Evaluation of microbial quality of ready-to-eat foods sold in Doha, Qatar
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Food safety is an integral part of environmental public health. According to Kunová et al. (2015), there has been many reports on ready-to-eat foods (RTEF) being the basis for foodborne outbreaks in recent years. In Qatar, 5.4% of the total communicable diseases reported from 2008 to 2011 were due to foodborne disease (SCH, 2013). There is very limited information regarding the microbial quality of food sold in mainly fast-food restaurants and cafeterias in Qatar. Therefore, this preliminary study was carried out to evaluate the microbial quality of ready-to-eat foods sold in selected food establishments in Qatar. Chicken and burger sandwiches and green salads were collected on a monthly basis from selected cafeterias and fast-food restaurants. The total aerobic, coliform, Salmonella spp., and Listeria spp. counts were determined using plate count agar (PCA), MacConkey Agar (MCA), Violet Red Bile Agar (VRBA), Listeria Selective Agar (LSA), respectively. The results indicated that the APC counts of the chicken and burger sandwiches were considered unsatisfactory since their counts were above the set international standards. For instance, the average total aerobic microorganism count for burger sandwich was 7.13 Log10 CFU/g, which is much higher than the safety guideline set at ≥5 Log10 CFU/g. Additionally, the total aerobic counts of green salads were determined to be 7.24 log10 CFU/g which is higher than the set guideline of 6 Log10 CFU/g. The total counts were ≥7 Log10 CFU/g for Salmonella spp., coliform, and Listeria spp. which are also considered to be unsatisfactory levels. These results demonstrate that it is necessary to improve awareness on food handling and sanitation practices applied in these restaurants to avoid any future foodborne outbreak.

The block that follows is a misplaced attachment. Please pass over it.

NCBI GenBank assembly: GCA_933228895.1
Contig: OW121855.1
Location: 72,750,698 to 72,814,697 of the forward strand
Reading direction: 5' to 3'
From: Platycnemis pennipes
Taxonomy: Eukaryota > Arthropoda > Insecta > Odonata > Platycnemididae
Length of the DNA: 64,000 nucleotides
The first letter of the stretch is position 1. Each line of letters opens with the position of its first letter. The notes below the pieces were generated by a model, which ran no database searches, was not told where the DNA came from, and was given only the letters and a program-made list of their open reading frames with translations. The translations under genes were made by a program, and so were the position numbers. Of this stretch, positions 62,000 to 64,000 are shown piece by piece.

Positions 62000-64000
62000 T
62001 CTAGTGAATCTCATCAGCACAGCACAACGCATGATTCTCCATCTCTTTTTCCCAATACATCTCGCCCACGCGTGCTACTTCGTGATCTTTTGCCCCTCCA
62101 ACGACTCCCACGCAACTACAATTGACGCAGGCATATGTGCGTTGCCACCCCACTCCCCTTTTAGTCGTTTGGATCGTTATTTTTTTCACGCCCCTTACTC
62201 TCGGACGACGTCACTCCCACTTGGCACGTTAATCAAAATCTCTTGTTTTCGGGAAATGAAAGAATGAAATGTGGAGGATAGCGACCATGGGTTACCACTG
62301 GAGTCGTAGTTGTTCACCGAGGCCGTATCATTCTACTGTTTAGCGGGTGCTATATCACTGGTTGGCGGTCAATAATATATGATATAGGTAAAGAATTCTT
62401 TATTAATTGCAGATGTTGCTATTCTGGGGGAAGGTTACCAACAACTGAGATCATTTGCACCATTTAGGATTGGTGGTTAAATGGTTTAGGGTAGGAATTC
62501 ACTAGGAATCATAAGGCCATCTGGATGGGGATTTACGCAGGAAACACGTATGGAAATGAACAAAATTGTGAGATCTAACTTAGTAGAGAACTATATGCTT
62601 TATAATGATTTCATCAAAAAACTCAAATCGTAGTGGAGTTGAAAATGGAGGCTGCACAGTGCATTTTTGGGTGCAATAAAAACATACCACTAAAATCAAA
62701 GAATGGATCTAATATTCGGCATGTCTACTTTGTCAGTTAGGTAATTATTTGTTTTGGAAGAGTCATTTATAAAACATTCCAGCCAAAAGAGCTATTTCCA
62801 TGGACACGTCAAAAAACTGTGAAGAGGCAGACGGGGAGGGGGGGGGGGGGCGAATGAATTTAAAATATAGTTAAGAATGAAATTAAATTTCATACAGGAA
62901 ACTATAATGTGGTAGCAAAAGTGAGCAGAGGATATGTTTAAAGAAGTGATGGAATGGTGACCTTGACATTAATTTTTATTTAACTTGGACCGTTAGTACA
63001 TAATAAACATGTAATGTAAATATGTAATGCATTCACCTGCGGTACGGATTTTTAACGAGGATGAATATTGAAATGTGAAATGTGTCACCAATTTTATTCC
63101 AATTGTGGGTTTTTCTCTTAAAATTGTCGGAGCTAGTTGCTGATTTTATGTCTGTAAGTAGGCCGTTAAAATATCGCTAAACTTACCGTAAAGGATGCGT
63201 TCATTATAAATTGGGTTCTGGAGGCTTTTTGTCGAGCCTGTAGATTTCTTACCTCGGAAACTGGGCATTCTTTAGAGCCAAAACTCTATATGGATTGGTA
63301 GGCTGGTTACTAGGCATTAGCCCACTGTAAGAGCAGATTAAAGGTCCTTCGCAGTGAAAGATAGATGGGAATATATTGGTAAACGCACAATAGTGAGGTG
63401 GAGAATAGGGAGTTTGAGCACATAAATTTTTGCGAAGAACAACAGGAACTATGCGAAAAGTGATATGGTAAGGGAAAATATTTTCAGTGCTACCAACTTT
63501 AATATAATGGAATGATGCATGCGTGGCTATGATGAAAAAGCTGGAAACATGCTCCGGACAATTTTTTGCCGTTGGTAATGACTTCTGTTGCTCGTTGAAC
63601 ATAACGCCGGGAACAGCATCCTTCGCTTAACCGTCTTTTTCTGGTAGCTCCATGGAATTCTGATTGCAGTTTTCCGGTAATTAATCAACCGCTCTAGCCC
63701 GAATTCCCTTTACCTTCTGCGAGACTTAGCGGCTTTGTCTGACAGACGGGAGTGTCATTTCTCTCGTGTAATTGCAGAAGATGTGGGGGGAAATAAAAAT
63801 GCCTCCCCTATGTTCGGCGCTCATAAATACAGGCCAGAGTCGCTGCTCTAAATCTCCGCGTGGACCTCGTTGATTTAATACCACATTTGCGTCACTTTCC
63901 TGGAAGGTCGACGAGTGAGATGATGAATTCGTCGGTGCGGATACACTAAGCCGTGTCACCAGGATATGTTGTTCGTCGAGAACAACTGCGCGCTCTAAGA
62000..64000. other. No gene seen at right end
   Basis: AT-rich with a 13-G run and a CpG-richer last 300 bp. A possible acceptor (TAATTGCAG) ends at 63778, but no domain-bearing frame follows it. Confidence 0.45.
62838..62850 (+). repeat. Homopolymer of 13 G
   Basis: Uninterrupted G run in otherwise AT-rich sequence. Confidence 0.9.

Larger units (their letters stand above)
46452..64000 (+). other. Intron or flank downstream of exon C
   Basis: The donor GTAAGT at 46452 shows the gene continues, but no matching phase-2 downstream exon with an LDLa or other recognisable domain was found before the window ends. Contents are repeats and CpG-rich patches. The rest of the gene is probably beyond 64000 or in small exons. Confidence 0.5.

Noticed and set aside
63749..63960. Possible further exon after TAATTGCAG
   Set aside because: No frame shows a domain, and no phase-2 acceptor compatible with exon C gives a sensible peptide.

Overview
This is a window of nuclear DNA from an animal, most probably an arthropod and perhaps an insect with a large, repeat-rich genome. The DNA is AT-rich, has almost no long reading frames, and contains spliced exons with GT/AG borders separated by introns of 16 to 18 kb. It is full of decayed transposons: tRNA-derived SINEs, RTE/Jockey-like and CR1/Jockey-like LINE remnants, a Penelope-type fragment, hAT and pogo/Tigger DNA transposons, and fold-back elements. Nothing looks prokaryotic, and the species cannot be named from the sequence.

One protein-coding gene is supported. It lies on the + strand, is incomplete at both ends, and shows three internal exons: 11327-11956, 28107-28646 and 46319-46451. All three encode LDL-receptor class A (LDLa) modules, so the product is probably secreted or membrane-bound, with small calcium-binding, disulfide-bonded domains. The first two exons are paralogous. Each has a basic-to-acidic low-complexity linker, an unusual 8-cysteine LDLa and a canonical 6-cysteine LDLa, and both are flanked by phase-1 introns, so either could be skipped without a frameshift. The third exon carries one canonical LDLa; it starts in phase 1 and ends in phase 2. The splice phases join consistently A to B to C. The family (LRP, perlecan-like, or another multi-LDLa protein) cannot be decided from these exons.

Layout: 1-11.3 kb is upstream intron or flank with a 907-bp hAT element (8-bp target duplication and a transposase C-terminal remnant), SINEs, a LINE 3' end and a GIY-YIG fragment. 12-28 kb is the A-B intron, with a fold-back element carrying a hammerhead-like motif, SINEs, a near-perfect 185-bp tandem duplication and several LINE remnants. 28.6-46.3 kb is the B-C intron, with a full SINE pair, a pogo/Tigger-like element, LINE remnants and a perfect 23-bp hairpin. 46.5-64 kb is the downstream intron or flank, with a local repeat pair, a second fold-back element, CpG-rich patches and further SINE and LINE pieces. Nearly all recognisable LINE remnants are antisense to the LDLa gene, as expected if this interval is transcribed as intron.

- Biological & Environmental Sciences [296 items ]